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Ohio Case Will Likely Determine Whether Other States Use 21st Amendment Enforcement Act

As was widely reported in the alcohol trade press, the state of Ohio filed suit against several online retail outlets a week ago after an investigation into direct-to-consumer shipments of wine and spirits into the state. The suit follows an investigation where employees of the Division of Liquor Control ordered wine and spirits online through retail outlets and received the alcohol at the Division’s headquarters. Ohio argues that the online retail outlets did not have a license to ship the alcohol directly to consumers in Ohio, and therefore violated Ohio law. The crux of the suit is that the only way to ship wine to consumers in the state of Ohio is by obtaining an “S Permit”.  Unfortunately for the online retail companies, an “S Permit” can only be obtained by wine manufacturers and importers who produce less than 250,000 gallons of wine per year. The lack of any other license essentially prevents the vast majority of manufacturers, wholesalers and online retail companies from shipping wine to consumers in the state of Ohio directly.

What makes this case special is it marks the first time the 21st Amendment Enforcement Act, passed in 2000 has been utilized by a state. The likely reason it hasn’t been utilized is that when going through Congress the Act was stripped of the ability for states to collect monetary damages and left them with only the ability to seek injunctive relief. That said, Ohio, as a control state for spirits, generates a massive amount of revenue through the sale of spirits and taxation of wine in the state. Online retailers and direct to consumer shipments puts that revenue in jeopardy. The case also hints that Ohio is protecting instate interests of wine retailers and wholesalers who stand to lose the most money with the expansion of direct to consumer shipments. Even though the state can’t seek monetary damages under the 21st Amendment Enforcement Act, this suit is on its face all about money as the state makes no argument regarding the need to protect the public health and safety of Ohio residents.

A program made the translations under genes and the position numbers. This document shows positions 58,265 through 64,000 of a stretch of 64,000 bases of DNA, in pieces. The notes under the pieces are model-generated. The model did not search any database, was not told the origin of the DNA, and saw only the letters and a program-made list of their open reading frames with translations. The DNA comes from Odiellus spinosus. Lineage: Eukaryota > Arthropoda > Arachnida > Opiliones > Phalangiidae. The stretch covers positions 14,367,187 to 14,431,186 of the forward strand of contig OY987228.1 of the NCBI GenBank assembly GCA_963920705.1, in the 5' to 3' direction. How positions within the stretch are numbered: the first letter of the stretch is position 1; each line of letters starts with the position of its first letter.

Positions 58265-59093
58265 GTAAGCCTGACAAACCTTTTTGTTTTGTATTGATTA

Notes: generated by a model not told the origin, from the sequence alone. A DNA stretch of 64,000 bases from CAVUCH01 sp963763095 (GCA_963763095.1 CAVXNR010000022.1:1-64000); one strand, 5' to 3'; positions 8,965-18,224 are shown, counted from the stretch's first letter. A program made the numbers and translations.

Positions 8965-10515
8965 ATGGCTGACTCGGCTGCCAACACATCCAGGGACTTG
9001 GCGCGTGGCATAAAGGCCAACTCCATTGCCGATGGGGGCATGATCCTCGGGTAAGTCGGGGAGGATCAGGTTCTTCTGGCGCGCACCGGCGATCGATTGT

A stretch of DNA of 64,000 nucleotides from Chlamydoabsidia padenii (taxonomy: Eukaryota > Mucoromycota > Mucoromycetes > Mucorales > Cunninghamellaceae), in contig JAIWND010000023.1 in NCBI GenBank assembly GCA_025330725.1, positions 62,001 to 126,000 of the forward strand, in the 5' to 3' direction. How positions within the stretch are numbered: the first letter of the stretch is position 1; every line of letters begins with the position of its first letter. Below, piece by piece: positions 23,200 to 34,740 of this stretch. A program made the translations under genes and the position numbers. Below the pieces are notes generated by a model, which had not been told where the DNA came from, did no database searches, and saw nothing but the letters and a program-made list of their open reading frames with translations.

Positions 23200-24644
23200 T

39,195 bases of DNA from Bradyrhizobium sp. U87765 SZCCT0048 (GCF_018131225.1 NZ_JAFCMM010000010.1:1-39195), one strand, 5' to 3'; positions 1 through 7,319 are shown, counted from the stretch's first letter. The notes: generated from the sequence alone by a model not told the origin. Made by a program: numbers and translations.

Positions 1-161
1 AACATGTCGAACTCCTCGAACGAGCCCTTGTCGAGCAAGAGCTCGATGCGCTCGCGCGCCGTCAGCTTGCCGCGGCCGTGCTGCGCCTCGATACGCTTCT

The interesting part will be if and how the online retailers companies defend their actions. The case seems to go against both the trend of loosening direct to consumer laws across the country (such as neighboring Kentucky’s recent expansion of direct to consumer rights) as well as successful retailer challenges to state laws that run afoul of the ”dormant” Commerce Clause of the U.S. Constitution. The online retailers could use this as an opportunity to test the recent Supreme Court’s holding in Tennessee Wine and Spirits Retailers Assn. v. Thomas reinforcing the “dormant” commerce clause. In the Tennessee Retailers case the Supreme Court held that the two-year residency law implemented by the state was not justified by the public health and safety measures raised and was unconstitutional under the Commerce Clause.  As a reminder the Commerce Clause limits states authorities to regulate economic activity in interstate commerce. Among other things, this has been [...]

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Winds of Change Blowing for Craft Brewers

For those who follow developments in the law and craft brewing with equal passion, every year has its share of substantial issues. This year has been no exception, with a pending Supreme Court case; a substantial upswing in federal trade practice enforcement activity; a massive rewrite of US Tax and Trade Bureau (TTB) labeling and advertising regulations; and prospects for extending the biggest cuts in the excise tax on beer since the repeal of Prohibition.